Will I raise up the tabernacle of David - It is well known that the kingdom of Israel, the most profane and idolatrous, fell first, and that the kingdom of Judah continued long after, and enjoyed considerable prosperity under Hezekiah and Josiah. The remnant of the Israelites that were left by the Assyrians became united to the kingdom of Judah; and of the others, many afterwards joined them: but this comparatively short prosperity and respite, previously to the Babylonish captivity, could not be that, as Calmet justly observes, which is mentioned here. This could not be called closing up the breaches, raising up the ruins, and building it as in the days of old; nor has any state of this kind taken place since; and, consequently, the prophecy remains to be fulfilled. It must therefore refer to their restoration under the Gospel, when they shall receive the Lord Jesus as their Messiah, and be by him restored to their own land. See these words quoted by James, Acts 15:17. Then indeed it is likely that they shall possess the remnant of Edom, and have the whole length and breadth of Immanuel's land, Amos 9:12. Nor can it be supposed that the victories gained by the Asmoneans could be that intended by the prophet and which he describes in such lofty terms. These victories procured only a short respite, and a very imperfect re-establishment of the tabernacle of David; and could not warrant the terms of the prediction in these verses.
In that day I will raise up - Amos, as the prophets were taught to do, sums up his prophecy of woe with this one full promise of overflowing good. For the ten tribes, in their separate condition, there was no hope, no future. He had pronounced the entire destruction of “the kingdom” of Israel. The ten tribes were, thenceforth, only an aggregate of individuals, good or bad. They had no separate corporate existence. In their spiritual existence, they still belonged to the one family of Israel; and, belonging to it, were heirs of the promises made to it. When no longer separate, individuals out of its tribes were to become Apostles to their whole people and to the Gentiles. Of individuals in it, God had declared His judgment, anticipating the complete exactness of the Judgment of the Great Day. “All the sinners of” His “people” should “die” an untimely death “by the sword;” not one of those who were the true grain should perish with the chaff.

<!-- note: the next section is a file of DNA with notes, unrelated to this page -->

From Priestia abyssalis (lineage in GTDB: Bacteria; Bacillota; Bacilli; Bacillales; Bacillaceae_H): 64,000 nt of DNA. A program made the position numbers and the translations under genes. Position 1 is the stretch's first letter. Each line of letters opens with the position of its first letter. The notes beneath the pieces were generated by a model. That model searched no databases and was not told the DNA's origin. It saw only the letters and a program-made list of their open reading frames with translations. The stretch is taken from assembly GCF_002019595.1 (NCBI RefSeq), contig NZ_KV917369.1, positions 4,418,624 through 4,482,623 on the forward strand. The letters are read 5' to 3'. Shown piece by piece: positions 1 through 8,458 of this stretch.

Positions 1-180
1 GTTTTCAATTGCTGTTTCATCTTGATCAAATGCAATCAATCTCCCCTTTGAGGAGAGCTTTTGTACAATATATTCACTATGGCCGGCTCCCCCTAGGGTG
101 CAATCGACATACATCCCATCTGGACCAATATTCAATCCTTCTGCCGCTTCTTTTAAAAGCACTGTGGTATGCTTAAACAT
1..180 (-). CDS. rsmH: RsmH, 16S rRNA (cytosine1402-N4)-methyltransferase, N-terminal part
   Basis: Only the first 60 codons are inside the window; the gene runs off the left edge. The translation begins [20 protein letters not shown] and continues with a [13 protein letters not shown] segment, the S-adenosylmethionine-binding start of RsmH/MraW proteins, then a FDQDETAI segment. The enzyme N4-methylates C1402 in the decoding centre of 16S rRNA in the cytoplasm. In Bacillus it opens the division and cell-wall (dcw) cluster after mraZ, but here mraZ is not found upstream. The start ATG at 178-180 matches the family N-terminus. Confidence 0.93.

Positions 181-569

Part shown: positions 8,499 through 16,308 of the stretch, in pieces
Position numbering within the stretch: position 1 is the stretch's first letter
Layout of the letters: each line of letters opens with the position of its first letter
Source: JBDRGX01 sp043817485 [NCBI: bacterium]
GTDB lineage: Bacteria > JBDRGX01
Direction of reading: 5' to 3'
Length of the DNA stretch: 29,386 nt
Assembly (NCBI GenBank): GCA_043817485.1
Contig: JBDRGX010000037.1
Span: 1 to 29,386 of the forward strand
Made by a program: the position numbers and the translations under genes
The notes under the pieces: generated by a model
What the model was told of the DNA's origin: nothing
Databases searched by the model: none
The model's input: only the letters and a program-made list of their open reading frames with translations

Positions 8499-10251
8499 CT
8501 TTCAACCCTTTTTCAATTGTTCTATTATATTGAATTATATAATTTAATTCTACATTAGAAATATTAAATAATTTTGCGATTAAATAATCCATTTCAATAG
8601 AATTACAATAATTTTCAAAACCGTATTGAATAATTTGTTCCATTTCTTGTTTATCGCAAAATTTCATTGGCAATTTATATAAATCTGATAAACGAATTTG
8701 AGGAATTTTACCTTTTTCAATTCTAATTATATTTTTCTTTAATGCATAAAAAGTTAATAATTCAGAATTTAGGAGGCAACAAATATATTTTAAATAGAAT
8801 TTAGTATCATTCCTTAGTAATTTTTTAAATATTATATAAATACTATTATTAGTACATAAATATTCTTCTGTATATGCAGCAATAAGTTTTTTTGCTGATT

He now foretells, how that salvation, of those indeed His own, should be effected through the house of David, in whose line Christ was to come. He speaks of the house of David, not in any terms of royal greatness; he tells, not of its palaces, but of its ruins. Under the word “tabernacle,” he probably blends the ideas, that it should be in a poor condition, and yet that it should be the means whereby God should protect His people. The “succah, tabernacle” (translated “booth” in Jonah) Jonah 4:5; Genesis 33:17, was originally a rude hut, formed of “intertwined” branches. It is used of the cattle-shed Genesis 33:17, and of the rough tents used by soldiers in war 2 Samuel 11:11, or by the watchman in the vineyard Isaiah 1:8; Job 27:18, and of those wherein God “made the children of Israel to dwell, when” He “brought them out of the land of Egypt Leviticus 23:43. The name of the feast of “tabernacles, Succoth,” as well as the rude temporary huts in which they were commanded to dwell, associated the name with a state of outward poverty under God‘s protection.